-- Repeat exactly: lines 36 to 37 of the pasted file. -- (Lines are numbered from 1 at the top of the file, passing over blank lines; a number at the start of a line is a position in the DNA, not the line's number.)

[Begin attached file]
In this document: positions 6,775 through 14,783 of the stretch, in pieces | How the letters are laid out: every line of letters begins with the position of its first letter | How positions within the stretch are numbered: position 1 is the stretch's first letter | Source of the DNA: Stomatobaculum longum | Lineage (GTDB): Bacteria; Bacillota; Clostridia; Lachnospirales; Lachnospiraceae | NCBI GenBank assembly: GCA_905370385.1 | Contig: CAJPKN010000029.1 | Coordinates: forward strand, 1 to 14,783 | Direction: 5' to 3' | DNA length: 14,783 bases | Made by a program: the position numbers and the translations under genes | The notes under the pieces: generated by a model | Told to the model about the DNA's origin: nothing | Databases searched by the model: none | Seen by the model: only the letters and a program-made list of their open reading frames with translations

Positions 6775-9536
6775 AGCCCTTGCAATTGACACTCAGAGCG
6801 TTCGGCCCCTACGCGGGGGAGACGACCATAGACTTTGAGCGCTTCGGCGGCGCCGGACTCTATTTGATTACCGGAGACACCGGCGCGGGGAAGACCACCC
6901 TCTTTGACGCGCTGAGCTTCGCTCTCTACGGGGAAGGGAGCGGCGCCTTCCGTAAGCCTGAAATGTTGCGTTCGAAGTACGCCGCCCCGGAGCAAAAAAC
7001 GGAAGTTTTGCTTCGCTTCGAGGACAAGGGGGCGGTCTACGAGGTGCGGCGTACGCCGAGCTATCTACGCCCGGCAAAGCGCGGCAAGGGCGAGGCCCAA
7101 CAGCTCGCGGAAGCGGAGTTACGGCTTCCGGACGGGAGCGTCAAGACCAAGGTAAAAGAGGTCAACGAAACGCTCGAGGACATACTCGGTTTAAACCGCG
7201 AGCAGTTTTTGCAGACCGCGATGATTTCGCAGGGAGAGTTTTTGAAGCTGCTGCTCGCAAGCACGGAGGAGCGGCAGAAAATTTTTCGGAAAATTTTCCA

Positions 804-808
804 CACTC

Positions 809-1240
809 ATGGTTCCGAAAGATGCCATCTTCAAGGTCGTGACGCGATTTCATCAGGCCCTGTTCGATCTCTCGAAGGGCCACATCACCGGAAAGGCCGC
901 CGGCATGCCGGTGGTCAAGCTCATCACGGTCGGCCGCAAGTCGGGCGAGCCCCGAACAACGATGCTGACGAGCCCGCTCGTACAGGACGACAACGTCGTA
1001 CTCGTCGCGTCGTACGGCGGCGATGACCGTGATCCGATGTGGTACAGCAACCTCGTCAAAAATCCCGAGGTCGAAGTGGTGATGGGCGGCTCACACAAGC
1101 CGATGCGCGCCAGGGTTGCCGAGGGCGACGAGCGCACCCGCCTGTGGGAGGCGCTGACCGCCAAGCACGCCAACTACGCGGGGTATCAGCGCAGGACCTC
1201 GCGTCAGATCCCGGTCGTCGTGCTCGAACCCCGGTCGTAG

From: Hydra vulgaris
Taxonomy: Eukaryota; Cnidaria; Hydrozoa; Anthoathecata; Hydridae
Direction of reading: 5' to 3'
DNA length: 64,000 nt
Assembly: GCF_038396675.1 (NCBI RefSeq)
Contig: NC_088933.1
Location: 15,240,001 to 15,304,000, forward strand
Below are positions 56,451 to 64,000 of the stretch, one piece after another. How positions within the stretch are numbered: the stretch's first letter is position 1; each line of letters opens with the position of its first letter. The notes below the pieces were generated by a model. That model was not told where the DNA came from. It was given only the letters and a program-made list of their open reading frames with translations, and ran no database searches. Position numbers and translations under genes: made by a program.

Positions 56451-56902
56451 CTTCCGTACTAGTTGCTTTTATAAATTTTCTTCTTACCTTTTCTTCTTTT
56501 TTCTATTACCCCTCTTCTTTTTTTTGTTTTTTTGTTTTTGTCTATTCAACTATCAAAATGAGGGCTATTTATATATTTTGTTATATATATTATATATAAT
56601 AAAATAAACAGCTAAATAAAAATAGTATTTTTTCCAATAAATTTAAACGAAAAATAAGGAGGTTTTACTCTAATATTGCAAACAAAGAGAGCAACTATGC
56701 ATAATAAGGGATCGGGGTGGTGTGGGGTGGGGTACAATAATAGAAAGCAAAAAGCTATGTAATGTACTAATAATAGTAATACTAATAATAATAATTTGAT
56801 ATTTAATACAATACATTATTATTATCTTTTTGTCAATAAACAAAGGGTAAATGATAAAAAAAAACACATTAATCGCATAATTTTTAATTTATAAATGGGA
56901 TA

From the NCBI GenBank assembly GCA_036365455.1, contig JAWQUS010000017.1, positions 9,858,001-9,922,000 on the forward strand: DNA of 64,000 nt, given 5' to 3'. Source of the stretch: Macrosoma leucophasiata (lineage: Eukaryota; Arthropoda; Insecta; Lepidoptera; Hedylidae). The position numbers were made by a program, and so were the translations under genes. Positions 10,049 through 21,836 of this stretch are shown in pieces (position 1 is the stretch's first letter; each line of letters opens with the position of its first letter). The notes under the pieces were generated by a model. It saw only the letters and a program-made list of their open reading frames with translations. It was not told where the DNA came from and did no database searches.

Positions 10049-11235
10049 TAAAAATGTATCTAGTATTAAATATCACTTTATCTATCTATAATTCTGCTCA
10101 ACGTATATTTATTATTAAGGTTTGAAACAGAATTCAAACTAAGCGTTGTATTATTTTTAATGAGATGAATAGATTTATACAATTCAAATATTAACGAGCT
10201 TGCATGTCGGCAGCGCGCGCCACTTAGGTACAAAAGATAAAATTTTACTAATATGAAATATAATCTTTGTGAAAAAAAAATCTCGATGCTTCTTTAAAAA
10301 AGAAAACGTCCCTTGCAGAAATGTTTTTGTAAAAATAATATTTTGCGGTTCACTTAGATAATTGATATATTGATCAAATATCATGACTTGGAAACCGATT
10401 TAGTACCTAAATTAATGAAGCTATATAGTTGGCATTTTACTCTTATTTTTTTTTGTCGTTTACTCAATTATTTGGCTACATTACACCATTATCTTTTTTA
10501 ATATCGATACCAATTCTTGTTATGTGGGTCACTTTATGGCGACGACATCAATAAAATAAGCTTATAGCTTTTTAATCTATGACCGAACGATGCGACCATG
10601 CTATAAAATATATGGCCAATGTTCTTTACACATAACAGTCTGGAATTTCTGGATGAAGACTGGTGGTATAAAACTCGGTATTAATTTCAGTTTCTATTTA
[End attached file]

10201 TGCATGTCGGCAGCGCGCGCCACTTAGGTACAAAAGATAAAATTTTACTAATATGAAATATAATCTTTGTGAAAAAAAAATCTCGATGCTTCTTTAAAAA
10301 AGAAAACGTCCCTTGCAGAAATGTTTTTGTAAAAATAATATTTTGCGGTTCACTTAGATAATTGATATATTGATCAAATATCATGACTTGGAAACCGATT